|Right Ascension||18 : 55.1 (h:m)
|Declination||-30 : 29 (deg:m)
|Visual Brightness||7.6 (mag)
|Apparent Dimension||9.1 (arc min)
Discovered 1778 by Charles Messier.
M54 is a quite conspicuous cluster (also the author wonders that Messier found it "very bright" from his location in Paris). It is easy to find as it is close to Zeta Sagittarii, the southernmost star of Sagittarius' "dipper" asterism of 4 or 5 stars (also called the "Milky Dipper" or "Teapot"), namely 0.5 degrees south and 1.5 degrees west. It is bright but small so that it may be overlooked in smaller binoculars (i.e. taken for a star), its bright core being only 2.1' in diameter, while the outlayers reach out to 6' on photos, or even to 9.1' at very long exposures. Herschel could resolve its outer regions in 15th and some 14th magnitude stars. It is not easy to resolve its core, however. M54 has at least 82 known variables, the majority being of RR Lyrae type, but there are also two semi-regular red variables with periods of 77 and 101 days.
Its distance, for years, was estimated to be about 50-65,000 light years. However, in 1994, the exciting discovery was made that M54 was probably not a member of our Milky Way at all, but of a newly discovered dwarf galaxy ! This galaxy is now called SagDEG, for Sagittarius Dwarf Elliptical Galaxy, and one of the most recently discovered Local Group galaxies.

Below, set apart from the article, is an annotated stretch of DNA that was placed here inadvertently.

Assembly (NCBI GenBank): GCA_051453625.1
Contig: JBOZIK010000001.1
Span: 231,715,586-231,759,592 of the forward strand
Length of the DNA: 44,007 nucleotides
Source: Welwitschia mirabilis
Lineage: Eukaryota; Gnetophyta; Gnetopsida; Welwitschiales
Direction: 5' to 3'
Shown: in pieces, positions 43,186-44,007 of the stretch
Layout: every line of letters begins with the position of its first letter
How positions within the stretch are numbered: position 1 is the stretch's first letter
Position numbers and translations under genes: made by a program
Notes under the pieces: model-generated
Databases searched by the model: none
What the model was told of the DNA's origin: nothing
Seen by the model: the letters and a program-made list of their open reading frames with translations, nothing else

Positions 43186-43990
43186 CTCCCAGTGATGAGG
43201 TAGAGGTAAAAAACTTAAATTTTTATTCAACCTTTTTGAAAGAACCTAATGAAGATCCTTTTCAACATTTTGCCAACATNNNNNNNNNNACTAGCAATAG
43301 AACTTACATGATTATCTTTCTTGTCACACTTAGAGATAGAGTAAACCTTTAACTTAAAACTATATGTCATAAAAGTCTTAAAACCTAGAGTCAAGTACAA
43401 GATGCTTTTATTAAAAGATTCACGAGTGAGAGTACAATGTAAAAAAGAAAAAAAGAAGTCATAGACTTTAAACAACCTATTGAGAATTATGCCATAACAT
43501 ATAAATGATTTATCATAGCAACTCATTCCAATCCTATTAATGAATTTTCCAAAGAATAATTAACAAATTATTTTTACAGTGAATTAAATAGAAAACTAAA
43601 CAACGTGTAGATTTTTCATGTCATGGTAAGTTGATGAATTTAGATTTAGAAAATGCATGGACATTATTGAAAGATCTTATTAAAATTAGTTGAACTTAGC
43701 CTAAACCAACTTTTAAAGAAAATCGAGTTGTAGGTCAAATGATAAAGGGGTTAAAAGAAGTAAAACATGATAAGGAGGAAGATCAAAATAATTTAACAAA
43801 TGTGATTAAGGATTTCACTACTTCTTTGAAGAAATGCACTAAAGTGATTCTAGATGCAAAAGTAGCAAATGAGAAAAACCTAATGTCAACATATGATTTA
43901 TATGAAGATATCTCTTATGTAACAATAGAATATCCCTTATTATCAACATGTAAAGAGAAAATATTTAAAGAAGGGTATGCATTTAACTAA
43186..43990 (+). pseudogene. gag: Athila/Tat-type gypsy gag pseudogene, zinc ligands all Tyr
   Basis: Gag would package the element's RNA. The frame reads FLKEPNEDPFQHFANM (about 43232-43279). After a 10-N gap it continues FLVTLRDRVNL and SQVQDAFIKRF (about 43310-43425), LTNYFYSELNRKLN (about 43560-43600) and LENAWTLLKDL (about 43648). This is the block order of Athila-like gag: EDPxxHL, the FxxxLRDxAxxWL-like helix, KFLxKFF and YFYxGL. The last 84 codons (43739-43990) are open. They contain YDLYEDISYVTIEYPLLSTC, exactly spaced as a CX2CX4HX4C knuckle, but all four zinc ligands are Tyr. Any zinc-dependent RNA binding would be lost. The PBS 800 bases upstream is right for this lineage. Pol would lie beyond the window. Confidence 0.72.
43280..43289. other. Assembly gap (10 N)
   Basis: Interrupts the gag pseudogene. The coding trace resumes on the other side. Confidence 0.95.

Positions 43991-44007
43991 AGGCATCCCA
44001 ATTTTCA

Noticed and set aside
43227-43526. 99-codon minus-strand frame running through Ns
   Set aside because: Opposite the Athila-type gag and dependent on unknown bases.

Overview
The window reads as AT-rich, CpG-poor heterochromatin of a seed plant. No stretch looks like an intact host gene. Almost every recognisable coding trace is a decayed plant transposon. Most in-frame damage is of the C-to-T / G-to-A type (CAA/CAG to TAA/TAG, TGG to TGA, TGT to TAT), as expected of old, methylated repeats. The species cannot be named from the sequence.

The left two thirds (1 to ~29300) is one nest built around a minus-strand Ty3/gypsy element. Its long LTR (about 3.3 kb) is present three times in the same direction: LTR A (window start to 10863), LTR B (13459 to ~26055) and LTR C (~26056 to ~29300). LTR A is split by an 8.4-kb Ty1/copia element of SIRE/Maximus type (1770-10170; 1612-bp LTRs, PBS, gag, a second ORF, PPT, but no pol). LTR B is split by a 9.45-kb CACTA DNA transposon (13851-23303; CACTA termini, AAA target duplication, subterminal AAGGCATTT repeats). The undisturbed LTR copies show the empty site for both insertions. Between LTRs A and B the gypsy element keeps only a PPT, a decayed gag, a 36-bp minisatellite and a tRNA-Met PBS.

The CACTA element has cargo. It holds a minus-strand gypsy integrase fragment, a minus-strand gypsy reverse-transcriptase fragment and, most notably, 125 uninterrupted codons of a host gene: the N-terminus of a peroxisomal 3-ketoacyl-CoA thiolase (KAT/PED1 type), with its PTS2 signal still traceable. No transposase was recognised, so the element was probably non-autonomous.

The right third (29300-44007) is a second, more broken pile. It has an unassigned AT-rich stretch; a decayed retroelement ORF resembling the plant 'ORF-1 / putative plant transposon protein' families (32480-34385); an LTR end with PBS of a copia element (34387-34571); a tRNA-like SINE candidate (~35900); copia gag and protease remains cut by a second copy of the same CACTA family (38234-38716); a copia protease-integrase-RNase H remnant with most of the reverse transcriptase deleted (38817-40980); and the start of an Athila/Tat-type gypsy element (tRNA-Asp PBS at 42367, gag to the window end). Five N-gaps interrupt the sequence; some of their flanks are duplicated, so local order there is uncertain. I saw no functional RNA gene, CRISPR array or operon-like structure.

M54 coincides with one of two major concentrations of the SagDEG galaxy, and is receding from us at a very similar velocity (about 130 km/sec). This makes it probable that M54 is within this galaxy, which was estimated at a distance of 80-90,000 light years; a recent estimate for M54 was given at 88,700 light years. At this distance, M54 would be one of the most luminous known globular clusters, outshined only by spectacular Omega Centauri in our Milky Way. Also, its diameter would become as large as about 200 light years. And perhaps most interesting, it would make M54 the first extragalactic globular cluster ever discovered, by Charles Messier on July 24, 1778, and thus add an extra first to Messier's list of fame.
Last Modification: 9 Dec 1999, 22:58 MET